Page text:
Jacob Charles Dietz is an internationally published artist and illustrator working in both traditional and digital mediums. His work encompasses everything from future noir and science fiction, to topics of technology and the plight of man, making is very accessible to a broad audience. His illustrations have appeared on various book covers, posters and products as well as in numerous magazines and newspapers worldwide. Bridging the gap between the now and the then, Jacob’s work is constructed with layers upon layers of detail and almost always includes elements of the 21st century in whatever future he is depicting, making the foreign seem strangely familiar.
He attended the University of Washington before dropping out in favor of a small fine arts finishing school in an old hat factory in Seattle. The elevator was scary and the building was old and drafty, but the education was beyond compare and he learned to actually like cats. When not shooing cats away, he trained extensively in the art of traditional illustration and the fine arts as a whole, leading him to make a go at painting for a living. After several years and a solid gallery following, Jacob decided to ‘go commercial’ and began illustrating full time. His illustrations slowly became more graphic design than illustration and after a while, he was both designer and illustrator on many projects.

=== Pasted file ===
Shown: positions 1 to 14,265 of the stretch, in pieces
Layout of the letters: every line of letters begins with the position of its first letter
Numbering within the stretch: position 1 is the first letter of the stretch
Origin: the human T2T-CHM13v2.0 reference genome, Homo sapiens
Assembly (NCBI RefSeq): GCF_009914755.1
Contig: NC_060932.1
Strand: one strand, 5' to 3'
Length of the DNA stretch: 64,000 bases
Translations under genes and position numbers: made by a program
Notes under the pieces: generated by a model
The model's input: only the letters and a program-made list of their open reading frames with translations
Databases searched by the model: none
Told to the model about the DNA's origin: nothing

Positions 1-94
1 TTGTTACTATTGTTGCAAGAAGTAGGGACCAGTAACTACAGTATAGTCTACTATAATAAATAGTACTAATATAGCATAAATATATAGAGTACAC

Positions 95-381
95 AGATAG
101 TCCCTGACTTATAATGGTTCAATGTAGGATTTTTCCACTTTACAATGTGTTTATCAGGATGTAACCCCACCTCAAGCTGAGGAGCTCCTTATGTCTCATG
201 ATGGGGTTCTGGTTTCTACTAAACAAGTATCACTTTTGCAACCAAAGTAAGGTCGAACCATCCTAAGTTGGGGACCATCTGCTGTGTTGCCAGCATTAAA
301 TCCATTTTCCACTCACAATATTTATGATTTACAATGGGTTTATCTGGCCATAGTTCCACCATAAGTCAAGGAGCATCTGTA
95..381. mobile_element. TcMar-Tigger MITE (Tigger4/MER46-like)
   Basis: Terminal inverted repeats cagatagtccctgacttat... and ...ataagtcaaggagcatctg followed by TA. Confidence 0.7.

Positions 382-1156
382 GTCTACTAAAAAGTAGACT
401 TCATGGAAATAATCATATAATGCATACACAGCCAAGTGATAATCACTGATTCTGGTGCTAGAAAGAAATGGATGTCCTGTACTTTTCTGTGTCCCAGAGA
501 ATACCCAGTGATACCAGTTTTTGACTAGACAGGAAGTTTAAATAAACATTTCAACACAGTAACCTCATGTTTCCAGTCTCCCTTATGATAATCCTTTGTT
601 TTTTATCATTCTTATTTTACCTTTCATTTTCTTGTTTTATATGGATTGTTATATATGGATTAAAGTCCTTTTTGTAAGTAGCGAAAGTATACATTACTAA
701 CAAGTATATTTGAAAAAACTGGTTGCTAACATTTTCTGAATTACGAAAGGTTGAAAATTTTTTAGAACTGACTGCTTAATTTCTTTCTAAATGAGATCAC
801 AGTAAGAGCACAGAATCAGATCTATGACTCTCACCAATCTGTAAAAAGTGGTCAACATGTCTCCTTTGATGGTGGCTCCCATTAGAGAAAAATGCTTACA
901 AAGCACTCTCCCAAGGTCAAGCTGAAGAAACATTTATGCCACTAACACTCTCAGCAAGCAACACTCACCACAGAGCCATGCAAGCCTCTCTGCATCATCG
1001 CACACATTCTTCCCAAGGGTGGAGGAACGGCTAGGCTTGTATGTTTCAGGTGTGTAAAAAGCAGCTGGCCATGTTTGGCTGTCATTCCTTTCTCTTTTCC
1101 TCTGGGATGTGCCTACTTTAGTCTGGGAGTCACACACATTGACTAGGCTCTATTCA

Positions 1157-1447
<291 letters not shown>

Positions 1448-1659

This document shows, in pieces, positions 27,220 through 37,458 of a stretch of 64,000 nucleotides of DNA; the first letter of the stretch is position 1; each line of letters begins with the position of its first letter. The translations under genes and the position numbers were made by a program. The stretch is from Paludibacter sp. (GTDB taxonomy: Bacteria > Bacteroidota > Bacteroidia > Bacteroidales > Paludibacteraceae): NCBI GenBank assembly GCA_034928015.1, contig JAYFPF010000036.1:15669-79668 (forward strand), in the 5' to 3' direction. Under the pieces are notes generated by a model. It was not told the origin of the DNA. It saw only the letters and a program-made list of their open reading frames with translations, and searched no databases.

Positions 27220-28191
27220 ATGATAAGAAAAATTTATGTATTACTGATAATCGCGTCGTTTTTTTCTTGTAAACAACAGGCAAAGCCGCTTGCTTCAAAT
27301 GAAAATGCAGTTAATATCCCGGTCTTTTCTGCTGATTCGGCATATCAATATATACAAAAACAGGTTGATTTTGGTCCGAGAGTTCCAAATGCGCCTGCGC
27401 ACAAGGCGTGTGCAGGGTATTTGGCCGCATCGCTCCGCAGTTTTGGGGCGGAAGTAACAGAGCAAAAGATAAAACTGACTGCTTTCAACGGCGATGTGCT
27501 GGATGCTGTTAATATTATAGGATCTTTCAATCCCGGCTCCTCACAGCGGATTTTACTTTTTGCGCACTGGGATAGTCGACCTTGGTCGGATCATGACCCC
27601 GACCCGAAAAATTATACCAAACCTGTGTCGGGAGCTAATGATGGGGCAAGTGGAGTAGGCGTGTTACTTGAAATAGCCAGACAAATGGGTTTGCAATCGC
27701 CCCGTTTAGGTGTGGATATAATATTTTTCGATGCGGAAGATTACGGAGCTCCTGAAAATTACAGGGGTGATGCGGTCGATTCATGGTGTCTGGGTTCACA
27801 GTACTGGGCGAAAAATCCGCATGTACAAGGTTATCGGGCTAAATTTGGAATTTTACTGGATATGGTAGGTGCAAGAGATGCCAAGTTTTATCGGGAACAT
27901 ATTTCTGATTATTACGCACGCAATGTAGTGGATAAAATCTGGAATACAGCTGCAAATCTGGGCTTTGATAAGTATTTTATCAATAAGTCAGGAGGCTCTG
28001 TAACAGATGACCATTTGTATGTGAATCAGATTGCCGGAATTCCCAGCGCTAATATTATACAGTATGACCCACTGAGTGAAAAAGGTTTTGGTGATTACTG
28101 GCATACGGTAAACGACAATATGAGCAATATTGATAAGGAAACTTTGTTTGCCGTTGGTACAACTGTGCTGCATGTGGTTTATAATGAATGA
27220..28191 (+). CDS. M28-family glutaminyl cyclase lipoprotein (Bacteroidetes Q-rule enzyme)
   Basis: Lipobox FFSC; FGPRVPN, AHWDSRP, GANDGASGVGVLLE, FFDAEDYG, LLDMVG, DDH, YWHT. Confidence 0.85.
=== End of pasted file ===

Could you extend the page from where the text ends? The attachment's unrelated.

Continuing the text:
Born and raised in Seattle, Washington, Jacob now makes his home in the Sonoran desert, far away from the gray skies and soggy ground of Seattle. His work is most definitely influenced by his years in the eclectic, Seattle art scene and this is reflected in is flexible, but unmistakable style. Other random sources of inspiration include Richard Scarry, Dr. Suess, Mercer Mayer, Dave McKean, Tim Burton, Simon Larbalestier and vintage sci-fi of all forms and flavors.
Jacob is married with two cats and has a ridiculous collection of Star Trek and Star Wars toys that he still manages to store at his parents house. He dreads the day they send him a bill for years of back storage fees.